Hello, and welcome to this month’s article! With Spring being the season of rebirth and growth, it’s the ideal time to get more physically active. This month’s issue features some positive health news to inspire you toward getting into motion—and to schedule your next health-supporting massage!
The lead article is a great reminder of the many health benefits your regular massages can provide you.
The article on posture, written by a chiropractor, offers insights into preventing back pain that you can do on your own.
Of course, massage is a wonderful way to lessen back problems, support better posture, and help your body maintain homeostasis (the tendency of the body to seek and maintain a condition of balance or equilibrium within its internal environment).
It won’t be long until Mother’s Day is here; make it a special day with a massage gift certificate—just call to order.
See you soon!
Staying “Heart Healthy” Through Massage Therapy
by Stephanie Hale-Lopez
According to the Centers for Disease Control and Prevention (CDC), cardiovascular disease—including heart disease, stroke, and high blood pressure—is the number one killer of women and men in the United States. Cardiovascular disease costs the U.S. over $300 billion each year, including the cost of health care services, medications and lost productivity. The good news is you can control a number of risk factors for cardiovascular disease, including: diet, physical activity, tobacco use, obesity, high blood pressure, high blood cholesterol and diabetes.
Denise Dubois, owner of Complexions Spa for Beauty and Wellness in New York, says a regular massage regimen is a great way to begin a healthy relationship with your heart.
“Massage therapy helps to reduce stress, induces relaxation and a feeling of wellbeing; and I think it’s very important in today’s stressful world that we live in,” said Dubois.
Various research studies show a good massage, done by a skilled and qualified therapist, can stimulate the nerve endings in skin, release endorphins and inhibit the stress hormones—cortisol and adrenaline. Blood will also circulate more efficiently, diastolic and systolic blood pressure will drop and heart rates will slow down...
“The health benefits really come from having [massage therapy] done regularly,” said Dubois. “People need to come in at least once a month and in some cases, especially for heart health, twice a month to really get those benefits.”...
Strengthen Your Posture — Sit Stronger to Control Back Pain
by Steven Weiniger, DC
If you have back pain, you probably know your posture isn't good. If you sit for much of your waking day, you're training your body to be slumped over into folded, or "weak," posture. However, even though you may never be perfectly straight, there are ways to relieve your pain by strengthening your posture.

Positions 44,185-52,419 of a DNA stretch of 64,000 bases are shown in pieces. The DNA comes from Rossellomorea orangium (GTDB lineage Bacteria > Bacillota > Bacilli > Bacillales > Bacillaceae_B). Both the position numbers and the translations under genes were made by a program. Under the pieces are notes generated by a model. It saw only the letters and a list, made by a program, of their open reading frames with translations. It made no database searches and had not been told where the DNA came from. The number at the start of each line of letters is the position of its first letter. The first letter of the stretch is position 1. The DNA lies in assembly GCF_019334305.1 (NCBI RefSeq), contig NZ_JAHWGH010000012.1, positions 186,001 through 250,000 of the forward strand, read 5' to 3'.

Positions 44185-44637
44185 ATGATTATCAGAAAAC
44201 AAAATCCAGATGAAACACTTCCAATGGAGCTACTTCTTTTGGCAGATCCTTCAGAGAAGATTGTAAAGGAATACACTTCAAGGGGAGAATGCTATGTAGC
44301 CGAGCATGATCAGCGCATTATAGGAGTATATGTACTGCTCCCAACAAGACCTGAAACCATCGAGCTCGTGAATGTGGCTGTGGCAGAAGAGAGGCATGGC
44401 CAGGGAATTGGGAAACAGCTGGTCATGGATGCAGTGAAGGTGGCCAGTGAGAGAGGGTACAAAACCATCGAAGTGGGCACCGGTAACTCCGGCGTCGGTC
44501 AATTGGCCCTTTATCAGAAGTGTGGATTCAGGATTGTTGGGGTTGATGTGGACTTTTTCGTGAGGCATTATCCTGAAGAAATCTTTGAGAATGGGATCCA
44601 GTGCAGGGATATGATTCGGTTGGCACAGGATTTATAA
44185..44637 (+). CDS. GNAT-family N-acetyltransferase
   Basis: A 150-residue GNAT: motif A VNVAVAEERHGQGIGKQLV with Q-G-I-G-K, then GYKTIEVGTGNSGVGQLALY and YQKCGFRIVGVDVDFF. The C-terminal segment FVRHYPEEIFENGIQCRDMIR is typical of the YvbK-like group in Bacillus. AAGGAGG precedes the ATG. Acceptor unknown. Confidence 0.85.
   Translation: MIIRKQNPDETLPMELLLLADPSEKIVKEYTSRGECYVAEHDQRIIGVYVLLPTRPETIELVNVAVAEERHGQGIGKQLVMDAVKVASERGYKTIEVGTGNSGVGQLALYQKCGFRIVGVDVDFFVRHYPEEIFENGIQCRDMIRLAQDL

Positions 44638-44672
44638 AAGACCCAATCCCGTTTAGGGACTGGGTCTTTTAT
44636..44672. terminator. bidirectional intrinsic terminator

Low-back pain from sitting is a result of mechanical stress on the body. This is called poor biomechanics. When the body is not mechanically well aligned, posture, and therefore balance, is weak. When you stand up with weak posture, the simple act of balancing will overwork some muscles and cause stress on joints. The key to reducing this strain is to improve balance and the ability to control how you balance, and to retrain muscles and nerves for less pain and better function.
Step one toward stronger posture is improving the symmetry of how your body moves on each side. In fact, just changing the position from which you move can help free up locked and stiff joints, resulting in stronger posture and less pain.
The Sitting Leg-Cross Stretch (below) is an easy back and hip stretch you can do at your desk. You can use your office chair or, if you want to challenge yourself, do the stretch while sitting on an exercise ball.
Sit tall and strong on the front edge of a chair or ball, as you cross your left leg over the right knee. Pull your belly in to brace your core. As you breathe out, keep your head and shoulders aligned as you pull your body forward. Take 2-3 breaths, and come up with your posture still strong. Repeat on the other side.
The dangers of sitting— Want to reduce your chances of dying early? Get off your butt. A comprehensive analysis of 47 studies examining links between sitting and mortality has produced a definitive conclusion: People who sit most of the day have an increased chance of developing diabetes, heart disease, and cancer, and tend to have shorter life spans. Researchers from the University Health Network in Toronto found that those who sat for long periods were 24 percent more likely to die from health problems than those who sat less. They also established that while exercise helps, it can not completely counteract the negative effects of sitting. The study authors didn’t determine exactly how much sitting was too much, but suggested that exceeding a total of eight hours a day could lead to an increased risk of health problems. Lead researcher Aviroop Biswas advised people to get up from their chairs or couches as often as possible. “When you’re sitting, think of ways to stand,” he tells LiveScience.com. “Move as much as you can when you’re not exercising.”
— The WEEK Feb. 5, 2015
Commit to your health & schedule your next massage!
Regular appointments can:
- Help support better health
- Minimize stress
- Strengthen your immune system
- Give you something to look forward to each month
- Make you feel great!
It is easy to work when the soul is at play.
— Emily Dickinson
The content of this article is not designed
to replace professional medical advice. If you’re ill, consult a physician.
© 2015 Massage Marketing. Used with permission; all rights reserved.